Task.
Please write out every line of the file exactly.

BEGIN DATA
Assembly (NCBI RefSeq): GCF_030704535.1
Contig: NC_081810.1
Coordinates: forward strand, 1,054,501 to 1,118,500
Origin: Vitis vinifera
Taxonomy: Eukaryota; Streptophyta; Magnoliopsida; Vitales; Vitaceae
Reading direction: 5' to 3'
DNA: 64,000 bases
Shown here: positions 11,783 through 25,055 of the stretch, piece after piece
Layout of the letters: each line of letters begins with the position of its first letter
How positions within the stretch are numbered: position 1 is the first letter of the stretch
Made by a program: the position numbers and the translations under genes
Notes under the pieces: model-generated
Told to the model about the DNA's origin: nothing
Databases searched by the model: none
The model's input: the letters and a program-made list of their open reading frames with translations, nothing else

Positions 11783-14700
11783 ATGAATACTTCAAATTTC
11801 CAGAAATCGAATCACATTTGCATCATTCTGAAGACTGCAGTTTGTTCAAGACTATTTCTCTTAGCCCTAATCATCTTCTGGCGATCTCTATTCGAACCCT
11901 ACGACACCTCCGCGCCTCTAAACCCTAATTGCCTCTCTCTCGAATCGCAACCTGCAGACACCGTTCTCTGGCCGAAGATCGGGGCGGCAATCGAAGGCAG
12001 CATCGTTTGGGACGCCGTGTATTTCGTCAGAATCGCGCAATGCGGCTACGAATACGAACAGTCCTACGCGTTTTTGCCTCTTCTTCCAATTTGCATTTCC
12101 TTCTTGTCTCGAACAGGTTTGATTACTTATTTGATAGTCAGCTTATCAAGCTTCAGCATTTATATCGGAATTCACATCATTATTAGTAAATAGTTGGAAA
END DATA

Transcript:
Assembly (NCBI RefSeq): GCF_030704535.1
Contig: NC_081810.1
Coordinates: forward strand, 1,054,501 to 1,118,500
Origin: Vitis vinifera
Taxonomy: Eukaryota; Streptophyta; Magnoliopsida; Vitales; Vitaceae
Reading direction: 5' to 3'
DNA: 64,000 bases
Shown here: positions 11,783 through 25,055 of the stretch, piece after piece
Layout of the letters: each line of letters begins with the position of its first letter
How positions within the stretch are numbered: position 1 is the first letter of the stretch
Made by a program: the position numbers and the translations under genes
Notes under the pieces: model-generated
Told to the model about the DNA's origin: nothing
Databases searched by the model: none
The model's input: the letters and a program-made list of their open reading frames with translations, nothing else

Positions 11783-14700
11783 ATGAATACTTCAAATTTC
11801 CAGAAATCGAATCACATTTGCATCATTCTGAAGACTGCAGTTTGTTCAAGACTATTTCTCTTAGCCCTAATCATCTTCTGGCGATCTCTATTCGAACCCT
11901 ACGACACCTCCGCGCCTCTAAACCCTAATTGCCTCTCTCTCGAATCGCAACCTGCAGACACCGTTCTCTGGCCGAAGATCGGGGCGGCAATCGAAGGCAG
12001 CATCGTTTGGGACGCCGTGTATTTCGTCAGAATCGCGCAATGCGGCTACGAATACGAACAGTCCTACGCGTTTTTGCCTCTTCTTCCAATTTGCATTTCC
12101 TTCTTGTCTCGAACAGGTTTGATTACTTATTTGATAGTCAGCTTATCAAGCTTCAGCATTTATATCGGAATTCACATCATTATTAGTAAATAGTTGGAAA